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DoJ stirs pot over MS sabotage denial

Microsoft's attempt to neuter Felten's testimony seems to be misfiring badly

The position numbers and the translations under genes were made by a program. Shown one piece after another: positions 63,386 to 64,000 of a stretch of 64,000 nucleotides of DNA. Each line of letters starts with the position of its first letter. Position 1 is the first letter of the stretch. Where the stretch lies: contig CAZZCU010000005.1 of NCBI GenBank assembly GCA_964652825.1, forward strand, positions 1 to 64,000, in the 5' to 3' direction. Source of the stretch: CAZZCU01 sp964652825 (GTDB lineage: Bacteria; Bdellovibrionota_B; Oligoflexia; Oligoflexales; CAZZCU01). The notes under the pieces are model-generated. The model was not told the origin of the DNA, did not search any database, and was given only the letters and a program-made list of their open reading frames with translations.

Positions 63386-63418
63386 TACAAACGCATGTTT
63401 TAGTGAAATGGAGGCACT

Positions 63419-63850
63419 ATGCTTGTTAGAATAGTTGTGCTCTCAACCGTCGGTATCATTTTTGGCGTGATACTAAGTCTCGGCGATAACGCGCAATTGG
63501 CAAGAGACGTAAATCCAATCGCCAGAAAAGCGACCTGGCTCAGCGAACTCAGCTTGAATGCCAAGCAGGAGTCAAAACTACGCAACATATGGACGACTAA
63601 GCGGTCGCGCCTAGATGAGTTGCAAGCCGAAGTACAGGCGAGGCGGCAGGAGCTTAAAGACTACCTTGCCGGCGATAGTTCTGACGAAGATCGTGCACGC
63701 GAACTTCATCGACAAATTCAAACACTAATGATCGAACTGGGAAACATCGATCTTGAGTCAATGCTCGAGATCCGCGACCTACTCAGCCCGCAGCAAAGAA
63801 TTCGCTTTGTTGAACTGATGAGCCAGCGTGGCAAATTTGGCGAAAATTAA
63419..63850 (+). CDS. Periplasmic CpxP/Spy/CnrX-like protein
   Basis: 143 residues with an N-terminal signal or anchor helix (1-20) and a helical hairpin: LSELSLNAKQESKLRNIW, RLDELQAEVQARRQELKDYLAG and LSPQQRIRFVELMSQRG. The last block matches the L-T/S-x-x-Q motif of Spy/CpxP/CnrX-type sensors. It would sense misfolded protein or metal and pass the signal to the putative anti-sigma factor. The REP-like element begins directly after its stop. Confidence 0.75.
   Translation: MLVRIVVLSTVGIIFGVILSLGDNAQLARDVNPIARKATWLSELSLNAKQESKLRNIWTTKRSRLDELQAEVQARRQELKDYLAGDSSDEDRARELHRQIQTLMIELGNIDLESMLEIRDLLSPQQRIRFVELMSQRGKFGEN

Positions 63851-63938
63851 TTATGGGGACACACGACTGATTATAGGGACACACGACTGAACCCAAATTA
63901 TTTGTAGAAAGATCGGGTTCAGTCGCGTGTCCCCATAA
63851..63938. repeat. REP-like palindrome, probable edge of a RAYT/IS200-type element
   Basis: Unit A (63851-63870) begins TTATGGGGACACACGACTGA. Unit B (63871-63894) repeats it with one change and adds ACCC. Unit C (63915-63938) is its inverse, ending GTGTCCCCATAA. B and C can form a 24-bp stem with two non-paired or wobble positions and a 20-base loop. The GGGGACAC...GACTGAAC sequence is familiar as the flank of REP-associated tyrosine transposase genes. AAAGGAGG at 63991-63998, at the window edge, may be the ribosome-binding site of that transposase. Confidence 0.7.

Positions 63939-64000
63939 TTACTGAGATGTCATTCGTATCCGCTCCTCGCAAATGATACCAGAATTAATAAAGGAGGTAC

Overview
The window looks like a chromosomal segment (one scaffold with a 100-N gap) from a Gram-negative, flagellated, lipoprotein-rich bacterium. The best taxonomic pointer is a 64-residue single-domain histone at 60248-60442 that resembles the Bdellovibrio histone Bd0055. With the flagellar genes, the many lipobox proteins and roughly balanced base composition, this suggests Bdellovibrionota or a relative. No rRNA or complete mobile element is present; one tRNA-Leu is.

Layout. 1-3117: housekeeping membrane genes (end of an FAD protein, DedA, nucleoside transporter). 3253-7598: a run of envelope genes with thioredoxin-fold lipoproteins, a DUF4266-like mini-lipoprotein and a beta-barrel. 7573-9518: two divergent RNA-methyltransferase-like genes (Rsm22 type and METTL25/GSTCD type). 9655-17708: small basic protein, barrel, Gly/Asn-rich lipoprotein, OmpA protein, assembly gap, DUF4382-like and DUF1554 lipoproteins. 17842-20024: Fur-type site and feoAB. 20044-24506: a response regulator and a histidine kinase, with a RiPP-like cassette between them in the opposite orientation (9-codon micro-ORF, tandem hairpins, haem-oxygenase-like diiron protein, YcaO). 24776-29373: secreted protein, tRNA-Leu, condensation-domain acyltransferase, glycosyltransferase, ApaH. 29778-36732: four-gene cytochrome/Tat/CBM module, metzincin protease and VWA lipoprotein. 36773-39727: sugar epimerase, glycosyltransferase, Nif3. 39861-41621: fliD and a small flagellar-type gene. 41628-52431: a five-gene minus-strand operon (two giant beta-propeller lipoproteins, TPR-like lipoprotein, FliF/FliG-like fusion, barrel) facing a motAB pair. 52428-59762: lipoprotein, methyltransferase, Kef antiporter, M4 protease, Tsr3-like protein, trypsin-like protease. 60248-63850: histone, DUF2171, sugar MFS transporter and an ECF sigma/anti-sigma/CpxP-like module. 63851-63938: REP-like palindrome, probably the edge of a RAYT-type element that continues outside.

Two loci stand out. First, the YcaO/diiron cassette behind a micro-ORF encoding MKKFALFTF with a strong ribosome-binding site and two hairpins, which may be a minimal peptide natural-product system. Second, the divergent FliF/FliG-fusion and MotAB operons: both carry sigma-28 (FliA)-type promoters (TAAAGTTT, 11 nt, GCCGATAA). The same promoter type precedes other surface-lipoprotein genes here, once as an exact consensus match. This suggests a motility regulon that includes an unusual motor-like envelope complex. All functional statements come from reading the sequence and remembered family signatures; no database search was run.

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After Microsoft cut short the cross-examination of Edward Felten last month, it filed a Representation to the court that it had not sabotaged Felten's prototype program to remove browsing capability from Windows 98. The DoJ has now filed a very strongly-worded Response asking for Microsoft's Representation to be struck from the record as it is "little more than a Microsoft press release, improperly captioned as a pleading… containing erroneous and misleading attempts to introduce facts through unsworn testimony of Microsoft's counsel". The DoJ claims that Microsoft wanted Felten off the stand so that it could create its own spin about what was, no doubt, some entirely coincidental and innocent tampering with how Felten's program ran. It would have helped Microsoft's case though if it had not admitted that the testing of Felten's program was completed in September 1998, rather than December 1998 as had been previously claimed. It was also a pity that Microsoft VP Jim Allchin, who is slated to give evidence to oppose Felten's, had not claimed when he was deposed that the testing of Felten's program "was not complete" so that he couldn't (and wouldn't) answer any questions about it. It now appears that he may have been obstructing the DoJ. Meanwhile, Judge Jackson is being asked by the DoJ to allow it to investigate further by interrogating Allchin again and undertaking additional discovery to ascertain the facts before Allchin is cross-examined by the DoJ. Alternatively, the DoJ wants this part of Allchin's deposition to be struck (with the implication that perjury is at issue). The DoJ is extremely indignant about this apparent lying in the Response, and draws attention to Microsoft's heavy-footed spin doctoring by means of attempts to introduce unsworn testimony from Microsoft's counsel, as well as making "frivolous and defamatory" statements about what Felten was purported to have said. It would seem that Microsoft thought it could get away with filing a Motion that was intended to help it smooth over a very troublesome aspect of the case -- the removal of browsing from Windows 98 -- but it has misfired badly. ® Complete Register trial coverage

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